World’s oldest known bird hatches egg anew at 65

  • The world’s oldest known bird in the wild hatches egg for the 40th time
  • She was first tagged by scientists back in 1956 and is now believed to be at least 65 years old
  • The Laysan albatross is considered as a “symbol of hope and inspiration” for seabird species

An albatross which is considered the world’s oldest known bird in the wild at 65 years old has hatched an egg anew; becoming a mother for the 40th time.

Wisdom, a Laysan albatross whose exceptional longevity has both puzzled and amazed scientists, is reported to have hatched her latest chick at the Midway Atoll National Wildlife Refuge in the Pacific Ocean located between Hawaii and Japan early this month; 1,300 miles northwest of Honolulu.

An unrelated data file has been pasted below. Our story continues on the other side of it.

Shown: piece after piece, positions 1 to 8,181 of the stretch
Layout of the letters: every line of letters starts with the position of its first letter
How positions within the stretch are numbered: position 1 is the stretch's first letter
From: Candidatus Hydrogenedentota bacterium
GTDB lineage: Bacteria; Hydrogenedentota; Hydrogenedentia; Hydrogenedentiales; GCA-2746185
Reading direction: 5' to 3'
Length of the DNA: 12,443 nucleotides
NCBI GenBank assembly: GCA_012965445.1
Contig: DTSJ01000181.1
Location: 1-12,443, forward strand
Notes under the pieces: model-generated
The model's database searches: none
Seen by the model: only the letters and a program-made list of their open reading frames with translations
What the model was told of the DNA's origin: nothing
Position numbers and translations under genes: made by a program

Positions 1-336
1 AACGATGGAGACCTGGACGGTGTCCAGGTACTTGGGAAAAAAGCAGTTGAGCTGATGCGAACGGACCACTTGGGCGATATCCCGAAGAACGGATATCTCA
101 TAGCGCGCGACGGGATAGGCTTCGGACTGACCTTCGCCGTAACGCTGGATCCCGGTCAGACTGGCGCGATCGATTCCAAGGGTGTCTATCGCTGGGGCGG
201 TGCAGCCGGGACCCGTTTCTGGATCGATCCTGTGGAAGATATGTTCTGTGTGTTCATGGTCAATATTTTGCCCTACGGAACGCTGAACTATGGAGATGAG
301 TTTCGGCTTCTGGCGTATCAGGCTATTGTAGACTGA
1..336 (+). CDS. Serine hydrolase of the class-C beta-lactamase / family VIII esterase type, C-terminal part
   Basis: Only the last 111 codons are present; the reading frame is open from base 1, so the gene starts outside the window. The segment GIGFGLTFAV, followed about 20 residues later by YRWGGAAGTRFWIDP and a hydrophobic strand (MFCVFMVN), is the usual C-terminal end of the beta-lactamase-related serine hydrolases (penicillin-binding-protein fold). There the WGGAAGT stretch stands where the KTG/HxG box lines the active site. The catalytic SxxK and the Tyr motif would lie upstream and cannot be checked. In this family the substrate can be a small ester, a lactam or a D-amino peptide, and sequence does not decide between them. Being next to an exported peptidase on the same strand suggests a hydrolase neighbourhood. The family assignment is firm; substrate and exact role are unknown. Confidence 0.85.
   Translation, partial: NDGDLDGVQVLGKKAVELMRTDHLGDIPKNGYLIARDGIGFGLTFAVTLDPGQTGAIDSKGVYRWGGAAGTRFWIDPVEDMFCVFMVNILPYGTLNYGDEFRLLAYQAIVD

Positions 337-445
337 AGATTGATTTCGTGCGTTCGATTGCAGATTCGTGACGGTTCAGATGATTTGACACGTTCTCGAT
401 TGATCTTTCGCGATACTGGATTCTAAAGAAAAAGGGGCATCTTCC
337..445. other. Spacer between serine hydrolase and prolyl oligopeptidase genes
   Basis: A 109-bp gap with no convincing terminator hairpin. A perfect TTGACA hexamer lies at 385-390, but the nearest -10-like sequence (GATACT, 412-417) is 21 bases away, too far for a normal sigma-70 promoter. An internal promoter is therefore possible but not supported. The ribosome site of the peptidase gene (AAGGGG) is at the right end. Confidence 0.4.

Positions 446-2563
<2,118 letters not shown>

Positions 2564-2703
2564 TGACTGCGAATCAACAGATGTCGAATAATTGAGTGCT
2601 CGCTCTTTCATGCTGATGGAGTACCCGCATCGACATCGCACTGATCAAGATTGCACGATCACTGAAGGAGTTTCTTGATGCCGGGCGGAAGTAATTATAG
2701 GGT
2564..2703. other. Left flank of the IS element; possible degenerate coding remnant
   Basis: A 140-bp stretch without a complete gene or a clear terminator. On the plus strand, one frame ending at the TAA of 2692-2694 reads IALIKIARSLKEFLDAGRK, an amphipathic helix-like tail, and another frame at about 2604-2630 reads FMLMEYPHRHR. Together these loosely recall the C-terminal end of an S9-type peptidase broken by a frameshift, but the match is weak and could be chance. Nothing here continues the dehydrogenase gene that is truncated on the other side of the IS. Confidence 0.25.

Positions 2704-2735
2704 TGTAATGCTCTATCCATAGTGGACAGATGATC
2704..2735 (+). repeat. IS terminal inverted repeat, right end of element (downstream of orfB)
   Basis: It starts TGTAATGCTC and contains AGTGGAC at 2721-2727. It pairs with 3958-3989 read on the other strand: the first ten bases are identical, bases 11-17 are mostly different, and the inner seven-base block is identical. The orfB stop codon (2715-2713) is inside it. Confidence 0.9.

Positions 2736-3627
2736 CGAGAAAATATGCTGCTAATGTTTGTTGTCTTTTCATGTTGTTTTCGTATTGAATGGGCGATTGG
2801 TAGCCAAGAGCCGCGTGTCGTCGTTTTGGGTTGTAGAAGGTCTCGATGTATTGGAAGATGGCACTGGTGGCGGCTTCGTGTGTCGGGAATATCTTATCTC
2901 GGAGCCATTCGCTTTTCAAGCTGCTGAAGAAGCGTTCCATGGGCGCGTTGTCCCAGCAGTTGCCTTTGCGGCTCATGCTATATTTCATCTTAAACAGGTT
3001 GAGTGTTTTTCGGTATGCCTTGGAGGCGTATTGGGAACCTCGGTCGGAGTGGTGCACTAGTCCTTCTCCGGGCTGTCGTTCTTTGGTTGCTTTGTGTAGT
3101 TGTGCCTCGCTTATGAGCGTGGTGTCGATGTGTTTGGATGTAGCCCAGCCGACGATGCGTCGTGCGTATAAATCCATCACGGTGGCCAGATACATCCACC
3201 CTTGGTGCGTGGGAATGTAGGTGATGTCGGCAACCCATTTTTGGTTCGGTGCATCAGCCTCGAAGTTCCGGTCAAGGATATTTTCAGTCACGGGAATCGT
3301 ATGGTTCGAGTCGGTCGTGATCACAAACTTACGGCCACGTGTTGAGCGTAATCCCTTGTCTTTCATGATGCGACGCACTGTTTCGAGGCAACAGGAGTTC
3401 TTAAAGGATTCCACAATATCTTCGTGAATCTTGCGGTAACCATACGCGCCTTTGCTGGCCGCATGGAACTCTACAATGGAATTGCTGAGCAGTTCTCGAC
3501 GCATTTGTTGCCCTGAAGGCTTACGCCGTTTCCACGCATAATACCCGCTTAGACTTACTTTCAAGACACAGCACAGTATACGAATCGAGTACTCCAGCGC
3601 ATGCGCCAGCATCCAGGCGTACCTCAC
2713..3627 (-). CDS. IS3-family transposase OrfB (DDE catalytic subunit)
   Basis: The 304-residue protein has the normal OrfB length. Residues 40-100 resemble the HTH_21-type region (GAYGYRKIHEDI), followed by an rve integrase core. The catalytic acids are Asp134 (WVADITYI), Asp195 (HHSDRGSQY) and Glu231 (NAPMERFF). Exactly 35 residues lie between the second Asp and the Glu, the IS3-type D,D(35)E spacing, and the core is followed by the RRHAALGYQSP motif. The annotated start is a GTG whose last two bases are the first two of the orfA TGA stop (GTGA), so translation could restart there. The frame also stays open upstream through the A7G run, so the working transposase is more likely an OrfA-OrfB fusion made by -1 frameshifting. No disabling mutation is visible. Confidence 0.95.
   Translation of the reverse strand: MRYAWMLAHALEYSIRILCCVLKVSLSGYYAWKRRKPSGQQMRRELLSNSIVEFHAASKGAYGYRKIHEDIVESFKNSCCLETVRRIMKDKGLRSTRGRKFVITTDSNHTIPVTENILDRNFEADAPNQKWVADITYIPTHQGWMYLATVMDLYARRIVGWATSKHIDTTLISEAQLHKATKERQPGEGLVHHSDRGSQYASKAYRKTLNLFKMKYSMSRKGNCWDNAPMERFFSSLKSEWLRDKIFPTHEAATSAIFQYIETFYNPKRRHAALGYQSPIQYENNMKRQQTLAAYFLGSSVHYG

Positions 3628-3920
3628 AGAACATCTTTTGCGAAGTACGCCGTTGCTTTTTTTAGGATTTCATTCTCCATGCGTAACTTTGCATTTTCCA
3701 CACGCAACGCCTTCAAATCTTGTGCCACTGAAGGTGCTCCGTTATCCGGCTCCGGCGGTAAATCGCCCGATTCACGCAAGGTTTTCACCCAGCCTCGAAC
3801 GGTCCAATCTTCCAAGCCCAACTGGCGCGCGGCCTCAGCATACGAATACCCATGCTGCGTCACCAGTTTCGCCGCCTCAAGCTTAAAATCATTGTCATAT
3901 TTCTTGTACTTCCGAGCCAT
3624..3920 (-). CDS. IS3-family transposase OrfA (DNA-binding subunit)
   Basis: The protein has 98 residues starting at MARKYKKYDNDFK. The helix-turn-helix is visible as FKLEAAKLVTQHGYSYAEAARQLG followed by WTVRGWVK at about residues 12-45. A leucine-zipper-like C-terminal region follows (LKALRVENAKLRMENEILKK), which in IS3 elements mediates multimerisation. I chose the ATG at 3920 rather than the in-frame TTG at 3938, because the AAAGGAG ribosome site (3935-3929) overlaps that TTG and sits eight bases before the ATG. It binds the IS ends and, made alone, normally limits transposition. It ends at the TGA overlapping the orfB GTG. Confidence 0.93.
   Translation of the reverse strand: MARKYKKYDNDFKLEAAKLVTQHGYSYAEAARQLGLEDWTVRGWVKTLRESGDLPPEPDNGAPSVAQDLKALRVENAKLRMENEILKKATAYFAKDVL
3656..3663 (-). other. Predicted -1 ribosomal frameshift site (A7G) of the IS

The white and gray albatross was first spotted and tagged by scientists in 1956, and is believed to have hatched her first egg in 1951. She has since clocked more than 3 million miles flying across the Pacific Ocean and beyond in her lifetime, nesting every other year.

“As the world’s oldest known bird in the wild, Wisdom is an iconic symbol of inspiration and hope for all seabird species,” said Robert Peyton; manager of the Midway refuge. “Albatrosses are a critical indicator species for the world’s oceans.”

Wisdom’s chick was hatched on February 4. Its gender is still unknown but Peyton said it will be named Kukini; a Hawaiian word for messenger. (Click here to read more)


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